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Access "Creating storage tiers for backup services"

Published: 20 Oct 2012

Backup storage tiers offer business units choices regarding how their data will be protected and how much that protection will cost. Defining, ranking and implementing storage tiers for backup services is tough. Part of the challenge stems from the fact that there are no tools that make it easy to carve storage technologies into tiers of service. The problem is compounded by storage staffs that don't think in terms of delivering, monitoring and charging for different levels of backup service. During the past decade, storage managers have been aggressively upgrading their backup capabilities by incorporating advancements in hard disk, tape drive, virtualization and software management technologies. Those efforts have improved backup performance by accommodating shrinking backup windows and the need for better system recovery times. Storage admins are being asked to rebundle backup capabilities in terms of gold, silver and bronze levels with corresponding prices. For example, within months of taking the helm at MoneyGram International, senior capacity planner ... Access >>>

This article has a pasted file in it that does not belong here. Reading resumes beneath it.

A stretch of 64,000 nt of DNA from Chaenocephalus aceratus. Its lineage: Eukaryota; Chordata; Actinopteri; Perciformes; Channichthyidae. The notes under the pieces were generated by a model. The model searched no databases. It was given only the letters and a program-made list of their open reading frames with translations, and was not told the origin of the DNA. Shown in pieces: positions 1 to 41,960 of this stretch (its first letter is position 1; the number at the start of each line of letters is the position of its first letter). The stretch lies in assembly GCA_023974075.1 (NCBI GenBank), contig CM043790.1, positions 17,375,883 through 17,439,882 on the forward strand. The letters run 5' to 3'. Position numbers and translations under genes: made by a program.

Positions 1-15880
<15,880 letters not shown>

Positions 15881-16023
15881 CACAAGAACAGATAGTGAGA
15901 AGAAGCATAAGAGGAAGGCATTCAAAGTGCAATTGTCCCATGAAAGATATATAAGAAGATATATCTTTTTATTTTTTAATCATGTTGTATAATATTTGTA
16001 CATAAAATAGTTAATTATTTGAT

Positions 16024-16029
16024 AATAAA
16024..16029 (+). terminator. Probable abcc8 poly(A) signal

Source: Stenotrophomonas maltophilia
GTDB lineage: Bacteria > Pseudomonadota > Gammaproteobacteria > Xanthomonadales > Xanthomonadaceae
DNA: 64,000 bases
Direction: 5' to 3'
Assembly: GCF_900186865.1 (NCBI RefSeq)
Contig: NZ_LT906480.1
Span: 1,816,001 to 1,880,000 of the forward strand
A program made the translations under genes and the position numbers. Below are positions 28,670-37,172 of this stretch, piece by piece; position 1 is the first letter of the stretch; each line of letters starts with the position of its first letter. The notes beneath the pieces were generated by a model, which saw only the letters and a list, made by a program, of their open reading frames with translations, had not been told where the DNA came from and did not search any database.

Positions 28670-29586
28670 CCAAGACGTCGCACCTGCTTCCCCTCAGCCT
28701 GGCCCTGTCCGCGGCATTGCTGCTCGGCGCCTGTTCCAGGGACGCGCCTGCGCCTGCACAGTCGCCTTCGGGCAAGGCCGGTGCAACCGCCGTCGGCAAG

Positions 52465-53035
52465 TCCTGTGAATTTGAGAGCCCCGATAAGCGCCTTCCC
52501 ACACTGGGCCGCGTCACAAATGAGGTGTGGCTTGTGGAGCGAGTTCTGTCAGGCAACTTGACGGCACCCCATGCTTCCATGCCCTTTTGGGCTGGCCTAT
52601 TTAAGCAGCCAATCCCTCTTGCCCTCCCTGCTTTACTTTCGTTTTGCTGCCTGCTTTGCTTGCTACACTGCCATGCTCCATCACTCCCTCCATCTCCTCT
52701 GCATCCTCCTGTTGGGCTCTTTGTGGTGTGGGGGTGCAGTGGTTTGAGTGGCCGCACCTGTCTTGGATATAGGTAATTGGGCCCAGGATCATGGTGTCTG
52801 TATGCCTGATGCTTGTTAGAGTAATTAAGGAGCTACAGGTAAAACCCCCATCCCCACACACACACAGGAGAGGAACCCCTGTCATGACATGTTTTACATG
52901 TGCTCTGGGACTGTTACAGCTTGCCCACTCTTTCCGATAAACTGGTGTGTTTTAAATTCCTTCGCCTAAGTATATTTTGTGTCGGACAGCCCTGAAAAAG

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What's Inside

  • Columns
    • Disaster Recovery Extra: Editorial

    • ILM isn't just tiered storage by James Damoulakis

      Storage tiers are the first step toward true information lifecycle management. But they're only a small step—the key to ILM success is aligning your data with its business value.

    • Vendors need to create products specifically for SMBs

      Storage Bin: All too often, storage vendors treat small- to medium-sized businesses as second-class citizens. SMBs have the same needs as enterprises, so rather than giving them hand-me-downs, vendors need to create products specifically for this group. Vendors just might find that those products have the features that enterprises want, too.

    • Storage tears

      Storage tears

    • Data storage security trends by Jon Oltsik

      2005 was a big year for storage security, with major vendors doing more than just paying lip service. Vendors are beginning to integrate security into new products or add encryption capabilities. But there's a lot more to do in 2006 to build a secure storage infrastructure.

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